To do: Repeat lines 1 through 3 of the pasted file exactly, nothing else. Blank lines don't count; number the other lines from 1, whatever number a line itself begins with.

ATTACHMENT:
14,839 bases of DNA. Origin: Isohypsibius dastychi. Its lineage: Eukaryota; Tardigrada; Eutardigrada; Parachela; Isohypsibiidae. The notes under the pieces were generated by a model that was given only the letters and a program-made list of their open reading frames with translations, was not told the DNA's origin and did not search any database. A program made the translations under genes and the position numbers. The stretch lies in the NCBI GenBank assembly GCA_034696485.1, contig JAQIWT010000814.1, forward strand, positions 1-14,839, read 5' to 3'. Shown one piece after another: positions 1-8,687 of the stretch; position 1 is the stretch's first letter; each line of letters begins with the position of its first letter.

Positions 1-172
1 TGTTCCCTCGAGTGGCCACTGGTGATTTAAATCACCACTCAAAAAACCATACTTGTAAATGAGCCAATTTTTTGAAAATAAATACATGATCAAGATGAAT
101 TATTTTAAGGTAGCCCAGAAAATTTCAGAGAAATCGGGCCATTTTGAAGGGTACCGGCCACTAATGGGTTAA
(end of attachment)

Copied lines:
14,839 bases of DNA. Origin: Isohypsibius dastychi. Its lineage: Eukaryota; Tardigrada; Eutardigrada; Parachela; Isohypsibiidae. The notes under the pieces were generated by a model that was given only the letters and a program-made list of their open reading frames with translations, was not told the DNA's origin and did not search any database. A program made the translations under genes and the position numbers. The stretch lies in the NCBI GenBank assembly GCA_034696485.1, contig JAQIWT010000814.1, forward strand, positions 1-14,839, read 5' to 3'. Shown one piece after another: positions 1-8,687 of the stretch; position 1 is the stretch's first letter; each line of letters begins with the position of its first letter.

Positions 1-172
1 TGTTCCCTCGAGTGGCCACTGGTGATTTAAATCACCACTCAAAAAACCATACTTGTAAATGAGCCAATTTTTTGAAAATAAATACATGATCAAGATGAAT